The Trans African Concession motorway seems endless. It melts away into the distant horizon, shimmering under the African sun, linking countries and people. With high hopes we set off on this road; leaving the comfort and safety of the little guesthouse in Malelane to cross the borders, get our first stamps in our crisp, new passports and visit the city of Maputo. We spoke of the prawns, (which we all love as you must have guessed) and the coconuts, while I reminisced a journey to a war torn country of some fifteen years ago.
I told them of the barefoot AK47 wielding soldiers who had harassed us then, threatening to unpack our luggage laden booths. Barely men, they were and could promptly be silenced with a few cigarettes. I assumed that the new country would be different. I could not have been more mistaken.
I had done some reading on the country before getting there. Unfortunately the handbook brought out by the government on the wonders of Mozambique failed to mention that it was law that every vehicle passing through the borders be accompanied by the registration papers. Neither the SA border post nor the Mozambican one mentioned that to us either. Had we known of this regulation, we would have complied, and it would have saved us considerable trouble.
We drove on though in blissful ignorance taking in the sights of the grass huts at the roadside, the impoverished people who pushed heavy wagons of water along the road. A few had the luxury of donkeys to do the carting, but even the donkeys had the look of misery about them. We looked at the half-demolished buildings that lined the roadside, at the many buildings that had fallen into a state of disrepair, at the general hospital; that cried out for a fresh coat of paint.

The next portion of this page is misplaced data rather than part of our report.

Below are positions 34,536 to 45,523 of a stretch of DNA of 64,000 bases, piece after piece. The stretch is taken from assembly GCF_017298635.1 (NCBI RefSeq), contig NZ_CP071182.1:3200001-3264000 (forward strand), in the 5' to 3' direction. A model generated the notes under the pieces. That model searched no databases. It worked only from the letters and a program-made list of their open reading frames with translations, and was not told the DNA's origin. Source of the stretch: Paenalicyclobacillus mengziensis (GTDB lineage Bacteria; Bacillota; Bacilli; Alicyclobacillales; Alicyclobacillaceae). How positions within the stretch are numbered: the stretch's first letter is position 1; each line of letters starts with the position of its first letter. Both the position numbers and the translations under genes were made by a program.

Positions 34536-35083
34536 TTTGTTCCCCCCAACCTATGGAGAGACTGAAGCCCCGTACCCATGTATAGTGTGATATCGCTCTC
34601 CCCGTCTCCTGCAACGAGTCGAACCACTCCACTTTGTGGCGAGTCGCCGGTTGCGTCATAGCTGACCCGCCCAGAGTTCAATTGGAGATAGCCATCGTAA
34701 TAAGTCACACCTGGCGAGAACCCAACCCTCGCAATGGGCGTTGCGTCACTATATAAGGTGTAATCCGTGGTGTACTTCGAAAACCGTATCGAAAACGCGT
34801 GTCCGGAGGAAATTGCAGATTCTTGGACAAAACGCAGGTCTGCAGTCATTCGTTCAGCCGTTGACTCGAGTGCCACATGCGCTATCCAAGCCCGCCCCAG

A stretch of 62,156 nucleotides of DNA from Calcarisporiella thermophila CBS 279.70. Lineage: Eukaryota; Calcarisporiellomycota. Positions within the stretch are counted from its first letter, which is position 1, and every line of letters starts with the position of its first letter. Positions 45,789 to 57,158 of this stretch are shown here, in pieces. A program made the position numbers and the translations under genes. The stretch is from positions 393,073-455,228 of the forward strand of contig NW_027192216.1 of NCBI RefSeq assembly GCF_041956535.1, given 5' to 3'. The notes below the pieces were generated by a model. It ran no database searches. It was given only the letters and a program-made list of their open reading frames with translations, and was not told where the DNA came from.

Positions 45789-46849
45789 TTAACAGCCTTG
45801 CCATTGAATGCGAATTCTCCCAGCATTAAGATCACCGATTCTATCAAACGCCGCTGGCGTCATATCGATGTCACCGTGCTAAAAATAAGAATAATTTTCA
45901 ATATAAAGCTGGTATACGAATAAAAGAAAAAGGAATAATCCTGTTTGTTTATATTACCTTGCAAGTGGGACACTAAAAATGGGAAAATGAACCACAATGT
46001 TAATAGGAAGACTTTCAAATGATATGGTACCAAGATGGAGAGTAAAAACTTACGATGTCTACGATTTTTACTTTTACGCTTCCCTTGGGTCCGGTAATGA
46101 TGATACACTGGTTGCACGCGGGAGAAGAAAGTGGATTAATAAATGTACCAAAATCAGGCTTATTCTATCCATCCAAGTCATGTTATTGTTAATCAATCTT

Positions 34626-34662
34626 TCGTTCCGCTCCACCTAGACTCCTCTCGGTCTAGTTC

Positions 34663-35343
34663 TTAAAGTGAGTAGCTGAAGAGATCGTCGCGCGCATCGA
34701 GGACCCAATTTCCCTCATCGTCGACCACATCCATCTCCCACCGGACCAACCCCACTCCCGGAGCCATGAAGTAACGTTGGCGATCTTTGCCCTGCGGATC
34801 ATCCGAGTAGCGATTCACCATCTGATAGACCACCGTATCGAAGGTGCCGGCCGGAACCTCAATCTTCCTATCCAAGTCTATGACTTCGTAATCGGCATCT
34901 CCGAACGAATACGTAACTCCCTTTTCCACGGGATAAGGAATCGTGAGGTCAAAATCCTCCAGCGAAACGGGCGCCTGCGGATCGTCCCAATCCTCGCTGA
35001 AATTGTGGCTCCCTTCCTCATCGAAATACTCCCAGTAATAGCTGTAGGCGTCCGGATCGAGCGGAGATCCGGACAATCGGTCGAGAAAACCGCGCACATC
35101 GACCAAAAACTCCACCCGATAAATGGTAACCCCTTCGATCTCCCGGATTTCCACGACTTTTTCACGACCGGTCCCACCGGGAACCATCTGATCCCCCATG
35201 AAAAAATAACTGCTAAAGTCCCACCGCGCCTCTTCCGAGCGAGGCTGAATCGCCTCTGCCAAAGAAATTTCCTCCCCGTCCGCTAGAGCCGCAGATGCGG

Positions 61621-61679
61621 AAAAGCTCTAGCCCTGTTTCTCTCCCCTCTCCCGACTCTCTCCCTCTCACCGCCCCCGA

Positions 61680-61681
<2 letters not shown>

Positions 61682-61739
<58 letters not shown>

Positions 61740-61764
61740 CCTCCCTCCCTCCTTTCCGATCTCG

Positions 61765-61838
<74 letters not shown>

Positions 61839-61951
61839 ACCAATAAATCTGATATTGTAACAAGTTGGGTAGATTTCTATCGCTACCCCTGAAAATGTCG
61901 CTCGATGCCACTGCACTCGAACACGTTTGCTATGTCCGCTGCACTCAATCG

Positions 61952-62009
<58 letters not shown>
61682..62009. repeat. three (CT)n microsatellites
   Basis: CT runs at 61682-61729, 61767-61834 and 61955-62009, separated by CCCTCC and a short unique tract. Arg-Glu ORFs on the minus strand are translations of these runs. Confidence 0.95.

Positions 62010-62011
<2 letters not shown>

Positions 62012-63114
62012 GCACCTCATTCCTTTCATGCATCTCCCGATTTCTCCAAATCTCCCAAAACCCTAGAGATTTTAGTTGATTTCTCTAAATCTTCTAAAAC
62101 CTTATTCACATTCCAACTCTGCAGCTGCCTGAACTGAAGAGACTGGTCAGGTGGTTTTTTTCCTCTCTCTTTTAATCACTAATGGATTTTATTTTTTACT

We got to the circle that would take us onto the main road of the city, and instead of going straight ahead into the throng of milling people - goods atop their heads, children on bicycles, goats and chickens, we ended up on a quiet side street and smack in the middle of a roadblock. We were singled out, naturally, damned that GP registration.
The officer greeted us in Portuguese, we were bewildered already. He then switched to broken English, asked for my husband’s driver’s licence, which was duly presented to him. He then asked for the vehicle registration papers. We did not have them.
He rambled on for the next ten minutes telling us that it is regulation for all vehicles to have them. He then threatened us saying that he would have to confiscate the vehicle, impound it at the police station until someone could arrive with the necessary papers. We were scared. My husband tried explaining that we were from Gauteng and staying in Malelane for the weekend. It would be impossible for us to comply. He then asked my husband to get out of the car, led him aside and told him that he would allow us to go, if we would pay a 1.5 million metical or R500-00 fine. We agreed.
After my husband handed the money over, he asked for a receipt (just shows how naïve we are). He told the ‘officer’ aka highway robber that this way he’d have something to show any other officer who’d stop us asking for the papers again.